U.S., Gulf countries seek to advance missile defense plan


The United States and its Gulf partners are looking to deepen cooperation on missile defense as tensions rise with Iran, and announcements could come soon on new purchases, U.S. officials said on Friday.

Secretary of State Hillary Clinton met with Gulf Cooperation Council (GCC) officials in New York as Washington seeks to boost regional defenses against perceived Iranian threats.

“Our aim is to help our Gulf partners with their defense needs … there is a missile threat that they face, we want to help them face that threat as best they can,” one senior U.S. official said, previewing the meeting for reporters.

“We’ve had expressions of interest from our partners in the Gulf in additional missile defense capabilities,” the official said. “We hope that we will be having announcements in the near future regarding those expressions of interest.”

The official declined to provide specifics on the plans with the GCC, a political and economic alliance linking Saudi Arabia, Kuwait, the United Arab Emirates, Qatar, Bahrain and Oman.

But Lockheed Martin Corp, the Pentagon’s top supplier by sales, received an initial $1.96 billion contract in December for two of its Terminal High-Altitude Area Defense (THAAD) weapon systems for the United Arab Emirates, the first foreign sale of the system.

Lockheed has said other GCC members, including Saudi Arabia, have expressed interest. Other leading missile-defense contractors include Boeing Co, Raytheon and Northrop Grumman Corp.

Friday’s talks reflect the increased tempo of U.S. efforts to put pressure on Tehran, which the United States and its allies say is seeking nuclear weapons capability under the cover of a civil program. Iran denies this, but has been hit with a series of international sanctions over its nuclear work.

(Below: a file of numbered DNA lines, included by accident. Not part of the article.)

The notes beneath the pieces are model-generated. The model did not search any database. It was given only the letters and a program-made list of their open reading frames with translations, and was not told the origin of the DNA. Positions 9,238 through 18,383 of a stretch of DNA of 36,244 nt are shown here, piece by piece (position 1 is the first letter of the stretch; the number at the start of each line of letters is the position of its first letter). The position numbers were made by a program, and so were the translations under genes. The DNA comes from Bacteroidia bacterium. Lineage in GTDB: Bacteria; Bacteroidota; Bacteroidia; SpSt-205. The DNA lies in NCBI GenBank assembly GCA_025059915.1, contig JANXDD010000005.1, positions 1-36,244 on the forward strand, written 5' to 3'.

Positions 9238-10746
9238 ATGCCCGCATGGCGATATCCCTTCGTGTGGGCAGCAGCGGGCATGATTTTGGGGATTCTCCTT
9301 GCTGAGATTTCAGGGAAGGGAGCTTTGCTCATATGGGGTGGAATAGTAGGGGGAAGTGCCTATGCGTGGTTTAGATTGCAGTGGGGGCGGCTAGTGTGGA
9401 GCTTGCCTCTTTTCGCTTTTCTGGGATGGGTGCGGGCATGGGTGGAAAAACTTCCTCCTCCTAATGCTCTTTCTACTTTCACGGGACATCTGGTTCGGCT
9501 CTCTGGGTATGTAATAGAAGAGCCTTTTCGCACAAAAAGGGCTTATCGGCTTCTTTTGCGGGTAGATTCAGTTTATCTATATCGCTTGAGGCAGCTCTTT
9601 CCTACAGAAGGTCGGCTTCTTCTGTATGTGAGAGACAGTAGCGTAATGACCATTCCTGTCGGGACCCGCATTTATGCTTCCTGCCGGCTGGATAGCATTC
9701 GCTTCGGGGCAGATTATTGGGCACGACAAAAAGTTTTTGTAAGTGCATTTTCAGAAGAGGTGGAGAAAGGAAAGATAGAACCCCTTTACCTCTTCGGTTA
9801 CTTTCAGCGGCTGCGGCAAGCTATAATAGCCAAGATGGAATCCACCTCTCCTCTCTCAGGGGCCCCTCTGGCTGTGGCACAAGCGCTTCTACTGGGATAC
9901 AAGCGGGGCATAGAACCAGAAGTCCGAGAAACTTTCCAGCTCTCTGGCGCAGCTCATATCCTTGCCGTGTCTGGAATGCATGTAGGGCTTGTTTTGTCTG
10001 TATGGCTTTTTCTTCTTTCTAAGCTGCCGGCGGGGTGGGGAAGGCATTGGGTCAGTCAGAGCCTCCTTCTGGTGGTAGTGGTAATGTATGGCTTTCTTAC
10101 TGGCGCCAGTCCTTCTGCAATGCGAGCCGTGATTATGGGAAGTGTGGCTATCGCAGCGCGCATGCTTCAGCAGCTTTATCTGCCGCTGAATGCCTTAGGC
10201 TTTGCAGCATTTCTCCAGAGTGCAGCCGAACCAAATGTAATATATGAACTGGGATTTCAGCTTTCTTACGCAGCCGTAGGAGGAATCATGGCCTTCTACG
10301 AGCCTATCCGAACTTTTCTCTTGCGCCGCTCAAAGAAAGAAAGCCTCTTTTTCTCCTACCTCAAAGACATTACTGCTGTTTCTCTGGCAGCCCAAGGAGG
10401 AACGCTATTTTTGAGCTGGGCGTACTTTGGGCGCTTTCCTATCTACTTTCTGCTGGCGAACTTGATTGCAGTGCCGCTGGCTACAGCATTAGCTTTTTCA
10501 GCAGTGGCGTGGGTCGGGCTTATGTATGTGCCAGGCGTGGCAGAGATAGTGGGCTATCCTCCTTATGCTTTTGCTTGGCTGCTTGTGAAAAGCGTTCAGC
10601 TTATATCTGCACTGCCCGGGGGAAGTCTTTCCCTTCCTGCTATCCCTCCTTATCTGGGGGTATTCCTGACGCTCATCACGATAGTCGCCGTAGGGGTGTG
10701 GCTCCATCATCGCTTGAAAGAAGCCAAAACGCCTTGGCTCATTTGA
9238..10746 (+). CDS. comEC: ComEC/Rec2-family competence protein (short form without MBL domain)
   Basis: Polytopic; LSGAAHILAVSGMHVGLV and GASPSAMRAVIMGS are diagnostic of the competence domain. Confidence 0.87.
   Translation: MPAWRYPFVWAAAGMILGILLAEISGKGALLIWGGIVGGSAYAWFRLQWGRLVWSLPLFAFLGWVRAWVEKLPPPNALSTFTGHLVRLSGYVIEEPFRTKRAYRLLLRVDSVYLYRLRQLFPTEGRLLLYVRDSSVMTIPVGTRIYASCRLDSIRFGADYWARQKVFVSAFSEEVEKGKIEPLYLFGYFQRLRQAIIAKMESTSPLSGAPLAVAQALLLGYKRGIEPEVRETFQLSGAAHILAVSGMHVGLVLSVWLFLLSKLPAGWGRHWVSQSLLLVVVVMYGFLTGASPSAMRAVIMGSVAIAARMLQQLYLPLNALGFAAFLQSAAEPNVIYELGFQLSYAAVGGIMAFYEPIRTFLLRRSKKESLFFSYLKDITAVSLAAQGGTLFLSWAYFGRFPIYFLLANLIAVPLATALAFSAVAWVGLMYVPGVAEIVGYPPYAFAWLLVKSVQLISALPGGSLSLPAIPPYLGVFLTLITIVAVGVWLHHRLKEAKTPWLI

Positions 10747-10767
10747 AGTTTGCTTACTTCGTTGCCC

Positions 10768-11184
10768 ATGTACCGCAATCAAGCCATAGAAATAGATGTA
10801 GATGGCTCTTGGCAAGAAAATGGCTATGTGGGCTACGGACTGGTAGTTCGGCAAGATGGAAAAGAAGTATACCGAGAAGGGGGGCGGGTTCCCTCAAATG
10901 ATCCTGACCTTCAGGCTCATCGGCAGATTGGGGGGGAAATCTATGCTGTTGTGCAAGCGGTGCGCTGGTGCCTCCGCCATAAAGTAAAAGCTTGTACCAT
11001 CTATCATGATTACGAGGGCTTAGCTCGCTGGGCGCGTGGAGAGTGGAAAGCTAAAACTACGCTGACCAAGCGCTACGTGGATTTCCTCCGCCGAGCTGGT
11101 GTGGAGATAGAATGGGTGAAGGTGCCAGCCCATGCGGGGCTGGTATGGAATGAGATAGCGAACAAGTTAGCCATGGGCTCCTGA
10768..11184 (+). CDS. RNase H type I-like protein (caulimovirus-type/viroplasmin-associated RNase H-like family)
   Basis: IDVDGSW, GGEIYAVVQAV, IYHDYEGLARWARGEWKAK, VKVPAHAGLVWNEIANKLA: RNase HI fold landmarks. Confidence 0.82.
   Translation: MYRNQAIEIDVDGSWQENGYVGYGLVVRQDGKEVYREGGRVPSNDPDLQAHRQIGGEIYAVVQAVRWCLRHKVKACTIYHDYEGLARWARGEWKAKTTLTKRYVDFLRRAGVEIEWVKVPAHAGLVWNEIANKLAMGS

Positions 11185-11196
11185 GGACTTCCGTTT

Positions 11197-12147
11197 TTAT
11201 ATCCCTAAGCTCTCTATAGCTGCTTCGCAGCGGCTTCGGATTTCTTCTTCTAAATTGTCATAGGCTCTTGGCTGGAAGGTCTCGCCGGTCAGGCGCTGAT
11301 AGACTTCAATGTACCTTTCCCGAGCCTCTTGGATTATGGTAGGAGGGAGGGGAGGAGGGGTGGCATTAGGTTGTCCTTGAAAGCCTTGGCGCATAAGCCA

The United States has been working with Gulf states on a bilateral basis, not as a group, to boost the range of radar coverage and related capabilities across the Gulf for the earliest possible defense against any missiles fired by Iran.

The Pentagon said Defense Secretary Leon Panetta, who had planned to attend Friday’s meeting along with White House Security Adviser Tom Donilon, was unable to make it due to bad weather in New York.

U.S. officials said the ultimate goal is a regional shield that can be coordinated with U.S. systems – parallel with Washington’s drive to expand missile defense to protect NATO’s European territory against ballistic missiles that could be fired by Iran.

The officials said expanded security cooperation with the Gulf is already bearing fruit and pointed to recent joint anti-mining exercises by the navies of 12 countries.

Iran has threatened to target U.S. interests in the Gulf, including military bases, and to block vital oil tanker routes in the Strait of Hormuz if it is attacked.

Plans for a joint missile shield in the Gulf have been on the table for some time, but progress has been slow due to unease among some GCC members about sharing data and where such a system would be commanded.

Individual Gulf states have acquired some advanced defense systems, including the latest versions of the Patriot Air and Missile Defense System. The United Arab Emirates has spent billions of dollars in recent years to protect its cities and oil infrastructure from missile attack.